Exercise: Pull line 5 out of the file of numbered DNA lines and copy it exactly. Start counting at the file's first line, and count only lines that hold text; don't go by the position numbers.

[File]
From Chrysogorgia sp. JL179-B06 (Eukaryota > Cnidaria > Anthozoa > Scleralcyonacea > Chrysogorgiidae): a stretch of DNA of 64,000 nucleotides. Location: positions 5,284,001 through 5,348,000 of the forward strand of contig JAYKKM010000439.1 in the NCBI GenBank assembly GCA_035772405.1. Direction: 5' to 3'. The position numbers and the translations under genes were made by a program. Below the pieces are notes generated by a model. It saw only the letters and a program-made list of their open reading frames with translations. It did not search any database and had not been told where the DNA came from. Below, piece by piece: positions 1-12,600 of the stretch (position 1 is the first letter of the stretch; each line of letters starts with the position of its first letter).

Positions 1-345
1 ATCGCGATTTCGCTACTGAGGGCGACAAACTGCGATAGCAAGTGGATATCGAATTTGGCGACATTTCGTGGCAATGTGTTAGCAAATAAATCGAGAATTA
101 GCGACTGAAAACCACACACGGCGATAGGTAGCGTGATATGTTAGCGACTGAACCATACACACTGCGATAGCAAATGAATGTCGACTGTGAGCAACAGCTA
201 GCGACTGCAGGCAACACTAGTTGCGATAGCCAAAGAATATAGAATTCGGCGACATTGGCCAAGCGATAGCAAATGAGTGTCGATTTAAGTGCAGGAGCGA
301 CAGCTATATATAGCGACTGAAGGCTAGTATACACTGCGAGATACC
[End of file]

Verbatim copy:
201 GCGACTGCAGGCAACACTAGTTGCGATAGCCAAAGAATATAGAATTCGGCGACATTGGCCAAGCGATAGCAAATGAGTGTCGATTTAAGTGCAGGAGCGA